Erithon turned to look at Aitahea, watching as she deactivated her lightsaber and secured it at her hip. “Are you all right? Hurt?” The answer was obvious as he looked at the singed fabric of her cloak; she’d taken a blaster bolt to her left shoulder.
“Only a little. I… I’m fine,” Aitahea panted, drawing on the Force to strengthen her aching muscles and soften the pain in her shoulder. “We can’t stop now.”
Erithon grasped her uninjured arm with a gloved hand and glanced over her face before nodding reluctant agreement. “You need kolto. Come on,” Erithon said, motioning toward the undamaged speeder, having noted its location as he swept the area for any last attackers. They reached the vehicle safely, and Erithon paused to dig out a med pack and hastily applied it to Aitahea’s shoulder. She winced, and the trooper grimaced in response.
“Sorry. It’s not great, but it’ll have to do,” he apologized, hurriedly closing the supply container and mounting the speeder. Aitahea climbed on behind him. “Hang on tight, Jedi. This is going to be a little rougher than last time.”
Aitahea’s eyes widened and she wrapped her right arm around Erithon’s waist, tucking her left close to her to keep from aggravating the blaster injury any further. The clutter of feelings in her head jangled wildly as the speeder jerked into action. Aitahea did her best to sort through the pain, anxiety, and urgency she felt and designate each one an appropriate place in her mind.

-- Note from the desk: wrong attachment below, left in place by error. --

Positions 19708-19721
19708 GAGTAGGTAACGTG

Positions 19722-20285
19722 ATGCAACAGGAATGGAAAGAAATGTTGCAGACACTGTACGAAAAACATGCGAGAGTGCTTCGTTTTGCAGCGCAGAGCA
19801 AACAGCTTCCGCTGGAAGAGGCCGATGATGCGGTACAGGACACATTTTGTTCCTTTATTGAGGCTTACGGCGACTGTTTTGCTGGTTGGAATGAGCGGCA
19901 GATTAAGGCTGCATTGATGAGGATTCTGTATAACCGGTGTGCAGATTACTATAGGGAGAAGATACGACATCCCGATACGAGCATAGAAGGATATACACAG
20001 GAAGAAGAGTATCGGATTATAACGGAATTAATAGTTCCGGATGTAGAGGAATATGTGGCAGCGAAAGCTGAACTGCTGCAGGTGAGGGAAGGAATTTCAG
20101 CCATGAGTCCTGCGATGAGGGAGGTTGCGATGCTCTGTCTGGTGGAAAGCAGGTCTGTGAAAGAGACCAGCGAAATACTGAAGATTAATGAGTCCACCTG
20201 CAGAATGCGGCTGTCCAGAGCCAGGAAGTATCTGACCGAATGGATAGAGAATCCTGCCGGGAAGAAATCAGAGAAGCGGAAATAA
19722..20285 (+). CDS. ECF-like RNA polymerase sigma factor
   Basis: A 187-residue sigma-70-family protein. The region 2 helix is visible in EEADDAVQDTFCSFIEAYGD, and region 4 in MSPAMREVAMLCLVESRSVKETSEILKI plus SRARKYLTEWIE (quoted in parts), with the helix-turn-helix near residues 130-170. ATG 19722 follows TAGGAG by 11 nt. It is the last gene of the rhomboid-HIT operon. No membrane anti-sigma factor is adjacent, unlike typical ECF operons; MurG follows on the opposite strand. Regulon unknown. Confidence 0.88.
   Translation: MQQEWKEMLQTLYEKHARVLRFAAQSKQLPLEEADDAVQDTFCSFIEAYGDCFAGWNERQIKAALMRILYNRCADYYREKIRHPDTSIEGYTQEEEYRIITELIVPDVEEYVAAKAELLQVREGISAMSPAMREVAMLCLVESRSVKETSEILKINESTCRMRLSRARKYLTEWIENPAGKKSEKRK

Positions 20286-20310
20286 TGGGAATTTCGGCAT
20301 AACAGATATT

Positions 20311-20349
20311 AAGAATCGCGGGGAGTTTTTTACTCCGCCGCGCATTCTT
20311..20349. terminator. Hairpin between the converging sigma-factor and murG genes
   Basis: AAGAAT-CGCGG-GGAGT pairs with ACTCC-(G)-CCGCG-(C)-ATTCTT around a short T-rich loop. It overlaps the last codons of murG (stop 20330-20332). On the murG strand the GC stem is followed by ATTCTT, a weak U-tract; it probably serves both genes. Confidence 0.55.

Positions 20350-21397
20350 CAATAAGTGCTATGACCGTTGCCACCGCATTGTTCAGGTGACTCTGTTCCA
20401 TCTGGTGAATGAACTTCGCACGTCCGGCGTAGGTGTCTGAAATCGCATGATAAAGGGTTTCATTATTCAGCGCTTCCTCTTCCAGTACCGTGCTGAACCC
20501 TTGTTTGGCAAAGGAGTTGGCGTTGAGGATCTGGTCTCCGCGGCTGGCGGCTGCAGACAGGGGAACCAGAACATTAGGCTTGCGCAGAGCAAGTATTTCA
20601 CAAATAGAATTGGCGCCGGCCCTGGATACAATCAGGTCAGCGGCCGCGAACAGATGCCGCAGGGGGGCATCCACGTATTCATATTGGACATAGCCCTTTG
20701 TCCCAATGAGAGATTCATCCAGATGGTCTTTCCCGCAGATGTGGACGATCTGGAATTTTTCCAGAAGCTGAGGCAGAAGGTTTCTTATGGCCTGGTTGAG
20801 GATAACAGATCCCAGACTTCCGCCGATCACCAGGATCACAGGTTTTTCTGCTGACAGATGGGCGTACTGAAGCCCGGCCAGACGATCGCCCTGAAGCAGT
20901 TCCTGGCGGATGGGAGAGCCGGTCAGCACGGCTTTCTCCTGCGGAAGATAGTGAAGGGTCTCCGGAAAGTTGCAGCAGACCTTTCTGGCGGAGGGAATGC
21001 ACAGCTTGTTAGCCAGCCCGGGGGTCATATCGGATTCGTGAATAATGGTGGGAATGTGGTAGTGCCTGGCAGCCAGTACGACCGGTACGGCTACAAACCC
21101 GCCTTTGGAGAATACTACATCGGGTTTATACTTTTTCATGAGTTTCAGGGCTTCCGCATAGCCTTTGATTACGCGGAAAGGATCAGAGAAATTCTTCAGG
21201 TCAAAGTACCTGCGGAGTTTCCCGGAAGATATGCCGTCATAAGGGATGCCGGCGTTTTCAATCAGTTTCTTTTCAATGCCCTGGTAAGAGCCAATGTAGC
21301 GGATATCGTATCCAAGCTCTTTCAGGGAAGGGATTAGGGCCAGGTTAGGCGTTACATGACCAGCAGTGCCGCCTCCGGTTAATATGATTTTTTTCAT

Even so, the Consular again found that bright strand of emotion running between herself and Erithon. He was furious and troubled about her injury. Aitahea drew back mentally from the realization, following the thread back to herself. She was also worried for his well-being, more than she expected. The sudden explosion had terrified her, and Erithon’s frighteningly dim Force presence in the immediate aftermath had disturbed her even more. She surreptitiously assessed him for injuries and almost sobbed in relief, finding no more than a few bumps and bruises.
The feelings flowing between them as she pressed against his back were impossible to ignore, more than just the safety of a fellow teammate. Far more complex. But there was no time for that now. The apprentice wasn’t far, and their mission took priority to any personal feelings.
Aitahea tucked her head down and focused instead on keeping them both warm as they sped away from the starship’s final resting place.